BHP Develops Own COVID-19 Tracing App
In its latest operational update for the nine months ending 31 March 2020, BHP Limited continues to find itself in a strong position. As of 31 December 2019, the firm’s financial position sees net debt coming in at US$12.8 billion, emerging at the lower end of its target range. Additionally, the firm also holds US$14.3 billion in cash and its equivalents, further reflecting the resilience of the business backed by low-cost operations.
Unlike other firms, BHP has a competitive edge as it can continue employing its staff, make regular payments to suppliers and deliver products to consumers. Suppliers have also received accelerated payments and funds have been established to help support regional and indigenous communities. Consequently, production guidance for the 2020 financial year remains unchanged for iron ore, petroleum, and metallurgical coal. BHP is also going ahead with growth opportunities where US$11.4 million has been allocated to the completion of six notable projects across petroleum, iron core, copper, and potash.
Amid the COVID-19 pandemic, BHP has come up with an app for tracking the movement of its staff. Despite the easing of restrictions in several states within Australia, the firm expects to continue putting in place virus precautions at its workplaces for some time. Known as C-19 Tracer, the app represents the joint effort of BHP’s technology and health & safety departments. The app will be rolled out for the first time this week. Specifically, BHP’s Chilean copper division has been identified as the ideal location for the launch.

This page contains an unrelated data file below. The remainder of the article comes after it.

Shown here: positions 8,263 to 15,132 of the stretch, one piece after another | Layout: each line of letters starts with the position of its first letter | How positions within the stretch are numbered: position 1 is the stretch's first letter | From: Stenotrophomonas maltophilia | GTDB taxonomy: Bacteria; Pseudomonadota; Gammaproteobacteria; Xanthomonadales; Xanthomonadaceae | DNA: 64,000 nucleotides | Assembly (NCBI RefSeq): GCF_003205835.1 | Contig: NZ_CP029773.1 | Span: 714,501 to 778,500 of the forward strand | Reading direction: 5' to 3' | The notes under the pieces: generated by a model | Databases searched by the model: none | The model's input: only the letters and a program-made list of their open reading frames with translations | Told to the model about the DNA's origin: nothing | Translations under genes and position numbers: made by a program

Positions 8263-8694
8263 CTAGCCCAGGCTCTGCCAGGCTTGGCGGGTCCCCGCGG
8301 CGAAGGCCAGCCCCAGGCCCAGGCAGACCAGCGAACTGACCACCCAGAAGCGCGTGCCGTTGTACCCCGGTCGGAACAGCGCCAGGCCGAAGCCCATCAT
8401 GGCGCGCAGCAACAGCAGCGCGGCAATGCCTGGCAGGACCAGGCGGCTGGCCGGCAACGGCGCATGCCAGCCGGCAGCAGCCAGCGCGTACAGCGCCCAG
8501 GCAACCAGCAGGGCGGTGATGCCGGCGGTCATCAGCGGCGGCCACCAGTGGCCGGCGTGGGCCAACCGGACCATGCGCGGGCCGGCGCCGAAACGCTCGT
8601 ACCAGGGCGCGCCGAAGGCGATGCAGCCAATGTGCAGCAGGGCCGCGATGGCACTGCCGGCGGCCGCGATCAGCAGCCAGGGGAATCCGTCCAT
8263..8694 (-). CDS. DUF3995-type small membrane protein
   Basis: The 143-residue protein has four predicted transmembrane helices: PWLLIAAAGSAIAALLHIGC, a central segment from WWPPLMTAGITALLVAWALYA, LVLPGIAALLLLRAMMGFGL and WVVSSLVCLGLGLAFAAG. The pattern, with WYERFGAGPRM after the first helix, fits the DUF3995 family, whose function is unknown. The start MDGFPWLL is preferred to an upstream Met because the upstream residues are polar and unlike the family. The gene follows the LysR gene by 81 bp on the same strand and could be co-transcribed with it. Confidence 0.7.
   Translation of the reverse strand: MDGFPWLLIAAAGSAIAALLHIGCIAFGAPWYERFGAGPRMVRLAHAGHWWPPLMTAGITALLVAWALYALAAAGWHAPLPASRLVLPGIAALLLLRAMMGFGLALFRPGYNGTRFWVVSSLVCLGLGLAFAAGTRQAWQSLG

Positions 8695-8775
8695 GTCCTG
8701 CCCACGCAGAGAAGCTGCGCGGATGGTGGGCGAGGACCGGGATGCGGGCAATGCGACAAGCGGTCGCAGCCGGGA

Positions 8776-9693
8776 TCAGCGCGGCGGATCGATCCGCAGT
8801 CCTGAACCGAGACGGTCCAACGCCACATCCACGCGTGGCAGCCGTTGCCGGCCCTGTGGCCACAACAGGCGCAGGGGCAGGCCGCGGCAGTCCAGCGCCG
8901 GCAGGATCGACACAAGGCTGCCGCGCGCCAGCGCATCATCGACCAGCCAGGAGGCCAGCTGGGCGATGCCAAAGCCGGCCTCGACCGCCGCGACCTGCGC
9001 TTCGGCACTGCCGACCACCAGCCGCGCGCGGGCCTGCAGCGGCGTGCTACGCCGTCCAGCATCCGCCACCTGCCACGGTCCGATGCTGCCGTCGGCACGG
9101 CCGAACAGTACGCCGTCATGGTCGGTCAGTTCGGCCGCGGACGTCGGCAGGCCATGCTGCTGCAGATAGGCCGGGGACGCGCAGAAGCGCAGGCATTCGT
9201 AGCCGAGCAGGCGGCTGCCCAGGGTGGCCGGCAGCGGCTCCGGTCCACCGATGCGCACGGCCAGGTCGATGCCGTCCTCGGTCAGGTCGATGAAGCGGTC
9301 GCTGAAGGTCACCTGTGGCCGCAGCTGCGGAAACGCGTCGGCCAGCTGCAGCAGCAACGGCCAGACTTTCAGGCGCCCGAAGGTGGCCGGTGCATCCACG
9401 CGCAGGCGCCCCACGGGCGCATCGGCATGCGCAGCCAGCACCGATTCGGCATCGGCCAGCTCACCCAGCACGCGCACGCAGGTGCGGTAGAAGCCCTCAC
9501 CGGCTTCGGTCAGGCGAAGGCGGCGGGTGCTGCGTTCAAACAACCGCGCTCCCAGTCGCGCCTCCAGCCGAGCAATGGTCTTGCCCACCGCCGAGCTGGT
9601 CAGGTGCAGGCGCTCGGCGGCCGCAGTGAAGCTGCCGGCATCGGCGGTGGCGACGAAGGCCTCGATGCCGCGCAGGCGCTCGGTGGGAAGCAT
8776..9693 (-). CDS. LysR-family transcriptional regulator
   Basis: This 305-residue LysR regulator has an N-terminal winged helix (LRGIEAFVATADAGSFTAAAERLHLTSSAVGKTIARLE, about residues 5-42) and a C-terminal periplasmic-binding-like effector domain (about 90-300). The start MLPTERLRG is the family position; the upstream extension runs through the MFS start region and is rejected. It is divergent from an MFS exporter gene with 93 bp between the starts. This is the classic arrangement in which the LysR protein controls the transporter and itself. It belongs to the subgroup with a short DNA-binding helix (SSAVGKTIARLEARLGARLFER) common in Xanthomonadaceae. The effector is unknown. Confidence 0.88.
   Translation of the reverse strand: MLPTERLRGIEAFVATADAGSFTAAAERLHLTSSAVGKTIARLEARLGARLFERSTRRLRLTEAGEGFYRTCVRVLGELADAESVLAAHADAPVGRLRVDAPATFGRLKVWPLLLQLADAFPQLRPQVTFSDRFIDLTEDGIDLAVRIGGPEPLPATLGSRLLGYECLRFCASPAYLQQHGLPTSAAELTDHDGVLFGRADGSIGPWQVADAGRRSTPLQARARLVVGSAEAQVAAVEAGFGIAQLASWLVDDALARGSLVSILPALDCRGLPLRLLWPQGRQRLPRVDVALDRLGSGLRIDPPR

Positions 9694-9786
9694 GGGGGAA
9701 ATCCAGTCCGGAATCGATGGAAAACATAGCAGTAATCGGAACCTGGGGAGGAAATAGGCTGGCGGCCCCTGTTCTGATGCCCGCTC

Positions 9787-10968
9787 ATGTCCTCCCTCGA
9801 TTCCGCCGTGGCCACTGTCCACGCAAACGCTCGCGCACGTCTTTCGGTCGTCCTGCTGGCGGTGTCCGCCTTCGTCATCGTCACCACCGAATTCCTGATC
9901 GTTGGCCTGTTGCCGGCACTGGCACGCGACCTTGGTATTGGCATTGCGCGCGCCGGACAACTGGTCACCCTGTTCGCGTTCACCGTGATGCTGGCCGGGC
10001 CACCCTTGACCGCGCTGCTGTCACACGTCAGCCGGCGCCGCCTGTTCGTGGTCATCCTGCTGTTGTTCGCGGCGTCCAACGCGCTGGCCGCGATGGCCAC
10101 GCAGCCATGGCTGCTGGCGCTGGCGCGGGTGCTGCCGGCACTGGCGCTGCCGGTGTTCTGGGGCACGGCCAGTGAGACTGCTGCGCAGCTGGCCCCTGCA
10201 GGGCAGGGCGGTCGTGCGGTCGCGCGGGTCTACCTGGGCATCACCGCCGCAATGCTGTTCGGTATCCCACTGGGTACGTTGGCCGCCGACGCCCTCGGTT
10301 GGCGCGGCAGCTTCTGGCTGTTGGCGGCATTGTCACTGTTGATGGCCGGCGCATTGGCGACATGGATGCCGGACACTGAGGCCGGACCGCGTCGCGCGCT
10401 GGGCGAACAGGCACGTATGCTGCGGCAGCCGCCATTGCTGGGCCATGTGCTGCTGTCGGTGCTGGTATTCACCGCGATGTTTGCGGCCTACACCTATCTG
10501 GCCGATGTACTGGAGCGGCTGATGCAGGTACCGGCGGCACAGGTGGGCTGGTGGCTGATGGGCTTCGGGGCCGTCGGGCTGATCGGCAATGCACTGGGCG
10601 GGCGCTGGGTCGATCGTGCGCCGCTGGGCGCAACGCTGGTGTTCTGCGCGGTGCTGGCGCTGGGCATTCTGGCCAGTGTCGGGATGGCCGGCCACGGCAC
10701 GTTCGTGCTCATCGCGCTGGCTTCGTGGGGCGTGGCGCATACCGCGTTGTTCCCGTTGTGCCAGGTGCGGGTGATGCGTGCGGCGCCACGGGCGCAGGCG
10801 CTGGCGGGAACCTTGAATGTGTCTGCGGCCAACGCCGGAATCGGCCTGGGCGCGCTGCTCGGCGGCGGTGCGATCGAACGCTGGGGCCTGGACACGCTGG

This is because the specific location has witnessed higher infection rates relative to its Australian staff. Ultimately, should the trial be successful, the app would be used in other parts of the world BHP operates in. Like Australia’s COVIDSafe app, C-19 Tracer allows the tracking of movements of staff who have tested positive to the virus. Doing so will enable BHP to take precautionary measures swiftly and sterilise affected work sites.
The COVID-19 pandemic has delivered a massive blow to commodity prices and further threatens to push the global economy into a recession. Within the sector, this has consequently witnessed major mining companies slashing back on expenditure and delaying projects. However, BHP Chief Executive Mike Henry asserted that the firm’s capital allocation framework, which was introduced in 2016, can clearly identify the most effective way of allocating spending across the group.
More notably, the results of this strategy have allowed the firm to deliver high-quality returns over the years. Thus, aside to cutting back on expenditure, BHP will continue to stick on this spending strategy. Speaking at the Bank of America Global Metals, Mining and Steel conference, Mr Henry was of the view that a V-shaped recovery from the COVID-19 pandemic is now less likely to occur. Nevertheless, the firm remains in a strong position to cope with further cuts in a bid to preserve cash.
By Caroline Wong
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